Overall Business Levels Strengthen
Total Mold Business Index for October 2011: 55.7
Overall business levels for North American moldmakers strengthened in recent weeks. The Mold Business Index (MBI) for October 2011 is 55.7 (a monthly value over 50.0 indicates growth for the month). The latest MBI value is a 4.5-point increase from the September value of 51.2, and it is a 0.2-point increase from the MBI value of 55.5 posted in October of 2010. Solid gains were registered in both New Orders and Production levels. Materials Prices continued to rise during the latest month, but Mold Prices were firmer as well. Future Expectations were sharply higher when compared with the previous month.
The gradual trend upwards in the major macroeconomic and end-market indicators persisted in recent weeks. Total GDP for the third quarter expanded by a 2.5%, and the most recent U.S. employment data also exhibited some positive momentum. To be sure, none of the data are strong enough yet to indicate that a recovery in the U.S. economy is assured, but the most likely scenario is still one of slow, but positive growth during the next two to three quarters. After a gain of 1.7% in 2011, our forecast calls for GDP growth of 2.4% in 2012 and 3.2% in 2013.
The most important indicator of economic health in the coming year will be the trend in construction activity, particularly in the residential sector. Growth in the housing starts data has been relatively flat since hitting bottom in the recession. The trend in housing starts is the best indicator of consumers’ ability and willingness to spend. It is also a good indicator of the banks’ willingness to lend and of local governments’ ability to hire teachers, policemen, firemen, etc.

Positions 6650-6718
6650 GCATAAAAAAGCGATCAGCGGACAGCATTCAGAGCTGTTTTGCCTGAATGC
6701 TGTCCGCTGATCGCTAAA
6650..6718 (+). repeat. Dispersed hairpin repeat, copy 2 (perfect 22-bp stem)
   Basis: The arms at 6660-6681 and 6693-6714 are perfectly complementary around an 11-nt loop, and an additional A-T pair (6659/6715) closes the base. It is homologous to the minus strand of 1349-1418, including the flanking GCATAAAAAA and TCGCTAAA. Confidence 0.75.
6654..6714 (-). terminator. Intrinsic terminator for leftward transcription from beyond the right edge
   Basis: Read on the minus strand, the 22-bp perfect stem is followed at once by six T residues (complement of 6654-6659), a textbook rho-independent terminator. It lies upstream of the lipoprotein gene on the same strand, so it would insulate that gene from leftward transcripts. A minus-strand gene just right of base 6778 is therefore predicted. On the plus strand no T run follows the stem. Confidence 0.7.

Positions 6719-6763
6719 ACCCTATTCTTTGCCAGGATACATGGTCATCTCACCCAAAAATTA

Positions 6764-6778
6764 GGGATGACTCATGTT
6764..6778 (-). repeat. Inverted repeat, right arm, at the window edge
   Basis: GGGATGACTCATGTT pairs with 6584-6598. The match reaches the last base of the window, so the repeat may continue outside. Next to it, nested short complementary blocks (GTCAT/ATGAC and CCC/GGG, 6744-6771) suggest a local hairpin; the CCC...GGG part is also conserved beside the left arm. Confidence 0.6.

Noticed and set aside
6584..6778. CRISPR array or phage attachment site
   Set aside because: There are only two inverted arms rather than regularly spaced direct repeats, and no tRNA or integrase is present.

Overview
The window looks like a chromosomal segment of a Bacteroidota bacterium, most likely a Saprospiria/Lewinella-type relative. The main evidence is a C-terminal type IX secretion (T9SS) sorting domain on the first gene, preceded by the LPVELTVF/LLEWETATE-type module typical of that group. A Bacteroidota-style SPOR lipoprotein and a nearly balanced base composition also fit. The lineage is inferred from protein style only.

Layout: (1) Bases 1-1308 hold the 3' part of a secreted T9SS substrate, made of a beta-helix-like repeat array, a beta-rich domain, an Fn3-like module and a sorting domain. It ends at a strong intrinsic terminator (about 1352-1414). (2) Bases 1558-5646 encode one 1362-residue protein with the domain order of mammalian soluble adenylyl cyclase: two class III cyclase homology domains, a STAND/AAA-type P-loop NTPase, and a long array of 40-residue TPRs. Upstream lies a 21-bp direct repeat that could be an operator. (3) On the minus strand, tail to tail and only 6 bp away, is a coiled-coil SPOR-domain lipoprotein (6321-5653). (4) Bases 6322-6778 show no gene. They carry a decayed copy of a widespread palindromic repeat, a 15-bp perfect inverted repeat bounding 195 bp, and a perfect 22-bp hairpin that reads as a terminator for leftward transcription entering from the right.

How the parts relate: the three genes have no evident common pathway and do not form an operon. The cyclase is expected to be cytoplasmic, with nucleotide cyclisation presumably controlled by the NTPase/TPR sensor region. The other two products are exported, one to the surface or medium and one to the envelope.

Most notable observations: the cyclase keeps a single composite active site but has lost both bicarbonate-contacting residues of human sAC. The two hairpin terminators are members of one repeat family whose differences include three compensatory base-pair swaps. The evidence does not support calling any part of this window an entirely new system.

Unfortunately, the housing sector is still in crisis due to the huge overhang of foreclosures coming to the market in the coming months. So it will take some more time before the economy can start hitting on all cylinders. But barring some unforeseen shock, the construction sector will stabilize in 2012, and it will once again start contributing to U.S. economic growth in 2013. Until then we will have to endure continued sluggishness in the employment data and also in the overall rate of economic growth.
The critical New Orders component for our MBI registered a solid gain for the third consecutive month, as this sub-index for October is 57.1. The Production sub-index rebounded from a flat performance in September to a robust 63.1 in October. The Employment component is 52.4, indicating that employment levels continue to expand but at a slower rate than this summer. Backlogs for moldmakers expanded, as the Backlog component this month is 52.4.
The Mold Prices sub-index for October is 56.0 indicating that mold prices are starting to rise. The prices paid for materials and components also continue to rise, as the sub-index for Materials Prices is 66.7. Supplier Delivery Times are longer, as the latest reading for this sub-index is 41.7. There was another rise reported in offshore orders for new molds, as the Export Orders sub-index is 54.6.
The most-cited problem confronting North American moldmakers in recent weeks continues to be the shortage of skilled labor. Other problems receiving multiple mentions are: uncertainty about future business levels and the U.S. economy; pressure from customers for longer payment terms, shorter lead-times, and lower mold prices; the availability of steel and other materials; customers who do not understand mold quality; and China.
The Mold Business Index is based on a monthly survey of North American mold makers. Mountaintop Economics & Research, Inc. conducts the survey, and then calculates a diffusion index based on 50.0. A value above 50.0 for the MBI indicates that business activity expanded in the previous month, while a value below 50.0 means that business levels declined.
Valve gate installations must be made to manufacturer specs to obtain the advantages necessary for competitive production of injection molded parts in today’s marketplace.
Knowing how a machine is tuned will improve your decision making for mold construction and adjustments.
Finding, Training & Retaining Employees, Part 13